The Francoist police were accused of torture continued in the cells of the General Security Directorate in Madrid. He acted with extreme violence, according to his victims. He used punishment techniques such as hanging the detainee on a bar to provoke a position of extreme vulnerability and rehearsed movements copied from the martial arts.
One of the tortures was the ‘corridor’: the detainee passed between two rows of police officers who beat with batons, gags, American fists, kicks and punches. Or the ‘repasito’: giving heavy blows, without leaving marks on the body, with phone books and rubber batons, a tactic used between interrogations.
The ‘bathtub’ consisted of introducing the head into “extremely dirty and nauseating” waters until the practical drowning of the detainee. When the victim becomes unconscious, he feels that he is going to die.
Billy el Niño named the punches and repeated kicks in the body of his victims that he unloaded with movements and screams copied from karate as the ‘punching bag’. He “loved” giving these beatings pronouncing the names of the techniques used to show their expertise in the matter, according to the account of the victims, some of whom have been collected in complaints.
They also talk about the technique of hanging a bar: handcuffed by the wrist in front of the ankles, the detainee was suspended by the knee joint. The posture exposed the buttocks, genitals and soles of the feet to be hit. It was one of the practices most used by BPS officers due to the extreme position of vulnerability and the null possibility of defense. In addition to the intense pain, this torture caused abundant bleeding and the presence of blood and clots in the urine for months.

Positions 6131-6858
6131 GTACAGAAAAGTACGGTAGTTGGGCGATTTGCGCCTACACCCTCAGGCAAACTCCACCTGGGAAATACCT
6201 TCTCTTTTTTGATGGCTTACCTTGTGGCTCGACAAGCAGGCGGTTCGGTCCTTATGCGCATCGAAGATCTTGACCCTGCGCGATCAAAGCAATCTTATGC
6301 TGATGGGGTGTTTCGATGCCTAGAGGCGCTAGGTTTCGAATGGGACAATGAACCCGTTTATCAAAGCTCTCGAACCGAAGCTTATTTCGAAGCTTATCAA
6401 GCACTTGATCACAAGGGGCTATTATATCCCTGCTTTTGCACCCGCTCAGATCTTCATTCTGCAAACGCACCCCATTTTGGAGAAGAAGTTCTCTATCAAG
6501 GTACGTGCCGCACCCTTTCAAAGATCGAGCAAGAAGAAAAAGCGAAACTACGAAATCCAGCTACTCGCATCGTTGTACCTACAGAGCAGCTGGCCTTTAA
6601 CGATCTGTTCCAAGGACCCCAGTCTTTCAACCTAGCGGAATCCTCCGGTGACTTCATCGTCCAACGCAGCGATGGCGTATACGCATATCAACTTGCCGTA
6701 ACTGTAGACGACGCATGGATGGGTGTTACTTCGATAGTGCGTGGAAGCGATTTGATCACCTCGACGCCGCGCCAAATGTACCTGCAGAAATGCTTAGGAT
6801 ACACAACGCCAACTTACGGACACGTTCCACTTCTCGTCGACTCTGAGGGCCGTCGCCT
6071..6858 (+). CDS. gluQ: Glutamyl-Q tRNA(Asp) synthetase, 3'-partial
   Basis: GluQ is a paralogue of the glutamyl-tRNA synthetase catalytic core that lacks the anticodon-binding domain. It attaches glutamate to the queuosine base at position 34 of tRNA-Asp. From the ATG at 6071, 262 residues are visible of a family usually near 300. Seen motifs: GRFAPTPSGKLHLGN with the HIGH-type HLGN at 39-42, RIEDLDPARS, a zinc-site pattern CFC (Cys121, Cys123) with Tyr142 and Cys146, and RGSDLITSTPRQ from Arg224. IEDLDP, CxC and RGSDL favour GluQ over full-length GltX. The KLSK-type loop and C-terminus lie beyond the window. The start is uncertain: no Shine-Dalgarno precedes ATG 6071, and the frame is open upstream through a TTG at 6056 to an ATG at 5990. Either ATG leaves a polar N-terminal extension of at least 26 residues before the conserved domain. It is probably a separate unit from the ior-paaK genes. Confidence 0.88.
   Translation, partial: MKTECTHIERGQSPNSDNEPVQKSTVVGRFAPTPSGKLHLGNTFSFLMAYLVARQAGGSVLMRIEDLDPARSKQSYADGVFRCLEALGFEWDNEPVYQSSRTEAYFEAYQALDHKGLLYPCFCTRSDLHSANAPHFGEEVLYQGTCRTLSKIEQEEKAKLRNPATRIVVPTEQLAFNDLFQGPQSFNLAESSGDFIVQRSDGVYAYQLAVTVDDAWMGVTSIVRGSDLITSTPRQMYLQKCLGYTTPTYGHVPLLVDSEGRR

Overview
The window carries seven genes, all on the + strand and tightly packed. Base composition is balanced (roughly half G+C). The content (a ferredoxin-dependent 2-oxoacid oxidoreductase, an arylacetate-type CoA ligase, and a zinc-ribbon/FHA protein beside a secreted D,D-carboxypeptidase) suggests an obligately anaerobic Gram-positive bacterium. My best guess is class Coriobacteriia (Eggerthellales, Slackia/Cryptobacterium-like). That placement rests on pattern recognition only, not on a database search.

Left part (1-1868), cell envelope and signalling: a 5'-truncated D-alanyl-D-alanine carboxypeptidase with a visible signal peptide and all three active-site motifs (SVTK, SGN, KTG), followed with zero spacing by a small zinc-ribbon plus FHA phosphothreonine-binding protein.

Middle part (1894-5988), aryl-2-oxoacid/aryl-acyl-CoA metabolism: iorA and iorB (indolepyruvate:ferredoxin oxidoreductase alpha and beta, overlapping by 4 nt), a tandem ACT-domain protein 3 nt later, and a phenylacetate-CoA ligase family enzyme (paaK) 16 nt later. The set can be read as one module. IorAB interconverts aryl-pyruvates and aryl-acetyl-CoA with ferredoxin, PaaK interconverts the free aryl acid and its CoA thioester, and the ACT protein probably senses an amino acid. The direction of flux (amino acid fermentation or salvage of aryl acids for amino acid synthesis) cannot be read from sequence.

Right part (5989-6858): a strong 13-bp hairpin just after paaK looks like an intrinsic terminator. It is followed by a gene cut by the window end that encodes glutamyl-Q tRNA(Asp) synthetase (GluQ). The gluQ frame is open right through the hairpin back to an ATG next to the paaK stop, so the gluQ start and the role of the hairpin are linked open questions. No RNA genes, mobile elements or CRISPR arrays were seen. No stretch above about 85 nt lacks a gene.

Psychological violence and humiliation of the detainee were a constant. With threats, coercion indicating possible harm to family and colleagues, or stripping clothing to keep the victim naked. And the isolation, the incessant interrogations and the weakening, denying food or water for days.
Linked to Villarejo during democracy
Already in the years of democracy, ‘Billy el Niño’ was linked to the Villarejo case. As reported Pedro Águeda, González Pachezo’s security company billed nearly 700,000 euros Between 2010 and 2016, during a period in which Chief Inspector Constancio Riaño was assigned to the General Information Police Station. Riaño is accused in the Villarejo case, accused of delivering confidential information to Villarejo, with which the commissioner made dossiers that he later sold.
Service of Prevention of Attacks and Kidnappings (SPAS S.L), the company of González Pacheco, worked as a security consultant, and was in operation for two decades. His end of activity coincides precisely with the year that Riaño retired.
González Pacheco also benefited from his ‘friendship’ with Riaño by obtaining inside information from him. Riaño himself testified before the judge last September that he had given license plate and telephone data to his “friend” Billy the Kid. His justification: that the Francoist police felt “threatened”, that he could not go to the Police for the “loss of prestige” to which the media had condemned him and that the information provided was not exactly confidential.